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REGULATORY-DIRECTED COMBINED REMEDY APPROACH FOR CHLORINATED VAPOR INTRUSION/MITIGATION AND GROUNDWATER REMEDIATION UNDER A RESIDENTIAL NEIGHBORHOOD
Szocinski, T.R. and D.L. Harn, Jr.
RemTech 2017: Remediation Technologies Symposium. Presentation 53, 32 slides, 2017

In 2009 a state-funded investigation at an industrial plating facility in southwest Michigan identified a shallow quarter-mile long plume of chlorinated VOCs (mainly TCE and daughter products) in groundwater at depths from 2-5 ft. The plume was migrating from the site through a residential area where contaminated groundwater was found within many of the basements and sumps at concentrations as high as 1,500 ppb, posing a potential vapor intrusion (VI) threat. Assessment of the nearby storm water system, which discharged into a river, indicated infiltration of contaminated groundwater. To address the VI concerns, the basement sumps were capped and vented, and a protective coating (Retro-Coat™) was applied to the floor and walls of the residential buildings located within the plume. A multi-phase injection approach for the groundwater plume included electron donor, bioaugmentation culture, and liquid activated carbon (LAC) substrates. Given a groundwater flow >1 ft/d, the design approach consisted of treatment lines spaced ~200 ft apart between residential properties. To protect against further migration of residual VOCs from untreated or not fully treated areas, biobarriers were installed at strategic locations within the residential plume areas. The biobarriers contained a LAC reagent with an electron donor to promote enhanced reductive dechlorination.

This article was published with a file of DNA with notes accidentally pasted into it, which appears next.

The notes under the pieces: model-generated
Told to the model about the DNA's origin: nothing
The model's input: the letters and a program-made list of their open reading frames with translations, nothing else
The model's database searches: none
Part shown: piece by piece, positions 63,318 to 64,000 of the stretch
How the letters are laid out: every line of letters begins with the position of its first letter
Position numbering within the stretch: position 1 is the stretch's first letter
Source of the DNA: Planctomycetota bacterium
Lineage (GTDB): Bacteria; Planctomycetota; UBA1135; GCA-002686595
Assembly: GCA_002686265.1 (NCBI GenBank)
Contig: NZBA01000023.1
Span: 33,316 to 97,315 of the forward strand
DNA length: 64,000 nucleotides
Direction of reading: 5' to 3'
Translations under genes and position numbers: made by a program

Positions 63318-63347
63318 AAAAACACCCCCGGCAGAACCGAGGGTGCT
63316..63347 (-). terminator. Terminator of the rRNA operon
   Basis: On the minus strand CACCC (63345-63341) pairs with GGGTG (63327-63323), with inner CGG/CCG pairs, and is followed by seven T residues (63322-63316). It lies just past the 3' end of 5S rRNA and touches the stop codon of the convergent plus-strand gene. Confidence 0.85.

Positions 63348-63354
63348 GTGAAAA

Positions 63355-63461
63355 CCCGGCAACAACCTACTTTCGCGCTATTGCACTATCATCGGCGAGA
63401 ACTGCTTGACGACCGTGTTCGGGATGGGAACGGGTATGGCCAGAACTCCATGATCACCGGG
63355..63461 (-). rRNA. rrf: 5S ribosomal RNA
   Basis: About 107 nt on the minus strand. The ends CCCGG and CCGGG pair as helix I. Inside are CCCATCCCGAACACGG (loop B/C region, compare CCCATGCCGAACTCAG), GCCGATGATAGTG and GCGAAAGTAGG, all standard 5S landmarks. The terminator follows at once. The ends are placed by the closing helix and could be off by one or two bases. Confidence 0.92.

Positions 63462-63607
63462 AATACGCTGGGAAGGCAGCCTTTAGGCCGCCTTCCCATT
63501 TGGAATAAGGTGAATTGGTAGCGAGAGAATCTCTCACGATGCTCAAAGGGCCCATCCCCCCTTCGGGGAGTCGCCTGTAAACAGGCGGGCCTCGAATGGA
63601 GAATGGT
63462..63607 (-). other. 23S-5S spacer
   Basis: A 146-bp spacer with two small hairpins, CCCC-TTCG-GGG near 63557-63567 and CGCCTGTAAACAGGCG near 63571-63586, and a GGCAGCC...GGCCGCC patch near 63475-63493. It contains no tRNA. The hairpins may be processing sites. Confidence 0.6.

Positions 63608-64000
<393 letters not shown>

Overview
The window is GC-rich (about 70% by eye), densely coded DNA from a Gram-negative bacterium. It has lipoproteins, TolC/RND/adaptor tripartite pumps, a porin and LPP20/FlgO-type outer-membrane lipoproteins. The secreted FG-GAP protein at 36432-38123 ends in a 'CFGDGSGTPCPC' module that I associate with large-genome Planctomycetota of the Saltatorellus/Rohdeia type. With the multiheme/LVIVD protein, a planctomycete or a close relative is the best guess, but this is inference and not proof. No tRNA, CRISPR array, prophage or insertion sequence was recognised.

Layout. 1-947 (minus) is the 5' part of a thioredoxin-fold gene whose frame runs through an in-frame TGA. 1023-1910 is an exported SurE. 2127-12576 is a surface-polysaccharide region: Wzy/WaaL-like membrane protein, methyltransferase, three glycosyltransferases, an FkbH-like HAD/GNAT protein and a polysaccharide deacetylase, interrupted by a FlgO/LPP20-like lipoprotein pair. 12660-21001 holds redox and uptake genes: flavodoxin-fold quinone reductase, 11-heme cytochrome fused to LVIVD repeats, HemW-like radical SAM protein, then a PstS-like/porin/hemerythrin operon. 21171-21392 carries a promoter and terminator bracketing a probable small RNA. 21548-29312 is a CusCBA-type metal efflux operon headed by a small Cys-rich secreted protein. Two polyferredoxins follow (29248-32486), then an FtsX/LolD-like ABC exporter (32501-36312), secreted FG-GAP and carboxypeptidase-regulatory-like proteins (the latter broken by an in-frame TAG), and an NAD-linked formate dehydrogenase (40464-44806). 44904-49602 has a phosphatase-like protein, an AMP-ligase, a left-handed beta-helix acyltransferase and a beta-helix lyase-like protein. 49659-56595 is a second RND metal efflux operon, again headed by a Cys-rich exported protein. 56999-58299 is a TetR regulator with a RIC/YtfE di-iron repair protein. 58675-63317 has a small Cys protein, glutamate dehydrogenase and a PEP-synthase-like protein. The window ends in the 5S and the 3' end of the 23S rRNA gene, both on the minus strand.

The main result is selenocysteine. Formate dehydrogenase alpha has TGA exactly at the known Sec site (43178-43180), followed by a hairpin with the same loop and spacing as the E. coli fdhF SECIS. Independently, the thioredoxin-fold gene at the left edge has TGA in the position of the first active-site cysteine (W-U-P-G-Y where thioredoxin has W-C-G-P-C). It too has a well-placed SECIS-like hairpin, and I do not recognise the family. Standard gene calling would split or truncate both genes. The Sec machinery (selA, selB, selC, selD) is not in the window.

Slides: http://www.esaa.org/wp-content/uploads/2017/10/17-Szocinski.pdf Longer abstract: http://www.esaa.org/wp-content/uploads/2017/09/RemTech2017Abstracts-53.pdf



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